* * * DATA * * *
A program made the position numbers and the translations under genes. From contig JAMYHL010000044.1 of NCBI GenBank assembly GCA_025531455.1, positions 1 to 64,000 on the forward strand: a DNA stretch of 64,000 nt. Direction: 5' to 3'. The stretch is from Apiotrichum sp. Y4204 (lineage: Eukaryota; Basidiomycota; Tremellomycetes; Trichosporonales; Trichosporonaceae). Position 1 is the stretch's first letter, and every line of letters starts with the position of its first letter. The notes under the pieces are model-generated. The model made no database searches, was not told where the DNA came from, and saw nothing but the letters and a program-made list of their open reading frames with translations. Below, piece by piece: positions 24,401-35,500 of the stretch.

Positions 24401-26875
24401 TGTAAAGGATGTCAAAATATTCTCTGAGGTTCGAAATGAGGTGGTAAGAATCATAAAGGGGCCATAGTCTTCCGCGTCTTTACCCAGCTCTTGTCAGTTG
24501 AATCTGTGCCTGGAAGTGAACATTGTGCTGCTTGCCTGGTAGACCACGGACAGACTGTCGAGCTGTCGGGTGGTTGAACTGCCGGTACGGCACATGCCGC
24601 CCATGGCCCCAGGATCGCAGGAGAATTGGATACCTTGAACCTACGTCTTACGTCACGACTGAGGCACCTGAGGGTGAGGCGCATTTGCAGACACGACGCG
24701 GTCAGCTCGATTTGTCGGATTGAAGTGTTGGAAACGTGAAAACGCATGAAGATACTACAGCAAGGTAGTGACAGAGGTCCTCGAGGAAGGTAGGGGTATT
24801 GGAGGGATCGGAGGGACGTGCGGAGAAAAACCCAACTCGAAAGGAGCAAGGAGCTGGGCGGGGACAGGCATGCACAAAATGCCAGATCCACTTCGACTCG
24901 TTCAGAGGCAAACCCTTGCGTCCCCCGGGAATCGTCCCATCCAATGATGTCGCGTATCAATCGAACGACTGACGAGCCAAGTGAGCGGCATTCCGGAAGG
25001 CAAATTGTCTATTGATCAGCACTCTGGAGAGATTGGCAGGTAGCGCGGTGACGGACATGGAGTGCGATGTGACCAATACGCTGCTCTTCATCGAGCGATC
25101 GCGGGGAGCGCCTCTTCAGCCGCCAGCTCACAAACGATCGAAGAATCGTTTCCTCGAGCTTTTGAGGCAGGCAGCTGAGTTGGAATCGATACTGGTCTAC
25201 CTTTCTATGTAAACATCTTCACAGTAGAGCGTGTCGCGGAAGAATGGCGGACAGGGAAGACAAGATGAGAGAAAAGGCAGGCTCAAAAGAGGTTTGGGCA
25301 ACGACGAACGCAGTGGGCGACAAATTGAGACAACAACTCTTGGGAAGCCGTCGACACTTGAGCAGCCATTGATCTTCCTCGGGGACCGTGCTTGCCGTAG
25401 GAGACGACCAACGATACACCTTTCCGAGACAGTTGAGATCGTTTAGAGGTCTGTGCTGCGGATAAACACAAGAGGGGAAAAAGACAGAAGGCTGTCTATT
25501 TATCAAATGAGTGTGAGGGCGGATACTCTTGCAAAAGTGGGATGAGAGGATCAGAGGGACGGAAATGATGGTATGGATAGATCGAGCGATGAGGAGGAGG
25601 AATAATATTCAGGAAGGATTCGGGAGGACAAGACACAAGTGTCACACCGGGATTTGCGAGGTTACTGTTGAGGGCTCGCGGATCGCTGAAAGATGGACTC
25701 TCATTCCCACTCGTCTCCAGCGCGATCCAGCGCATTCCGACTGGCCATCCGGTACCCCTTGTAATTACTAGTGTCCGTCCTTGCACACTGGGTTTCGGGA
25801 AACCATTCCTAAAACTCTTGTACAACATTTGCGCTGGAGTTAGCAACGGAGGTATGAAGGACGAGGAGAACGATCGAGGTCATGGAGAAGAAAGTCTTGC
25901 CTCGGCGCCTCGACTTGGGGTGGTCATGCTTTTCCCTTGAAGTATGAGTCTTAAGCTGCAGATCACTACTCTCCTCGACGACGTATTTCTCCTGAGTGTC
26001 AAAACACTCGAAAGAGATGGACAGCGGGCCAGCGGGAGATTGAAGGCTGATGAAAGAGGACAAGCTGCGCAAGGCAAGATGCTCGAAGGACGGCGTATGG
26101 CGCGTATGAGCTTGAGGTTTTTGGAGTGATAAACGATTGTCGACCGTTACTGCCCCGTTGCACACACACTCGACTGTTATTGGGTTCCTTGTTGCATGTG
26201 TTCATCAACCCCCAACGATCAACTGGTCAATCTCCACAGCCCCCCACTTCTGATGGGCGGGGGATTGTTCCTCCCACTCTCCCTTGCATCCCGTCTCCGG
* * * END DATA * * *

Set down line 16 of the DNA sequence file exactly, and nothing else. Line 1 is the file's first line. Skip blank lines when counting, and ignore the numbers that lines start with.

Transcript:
25701 TCATTCCCACTCGTCTCCAGCGCGATCCAGCGCATTCCGACTGGCCATCCGGTACCCCTTGTAATTACTAGTGTCCGTCCTTGCACACTGGGTTTCGGGA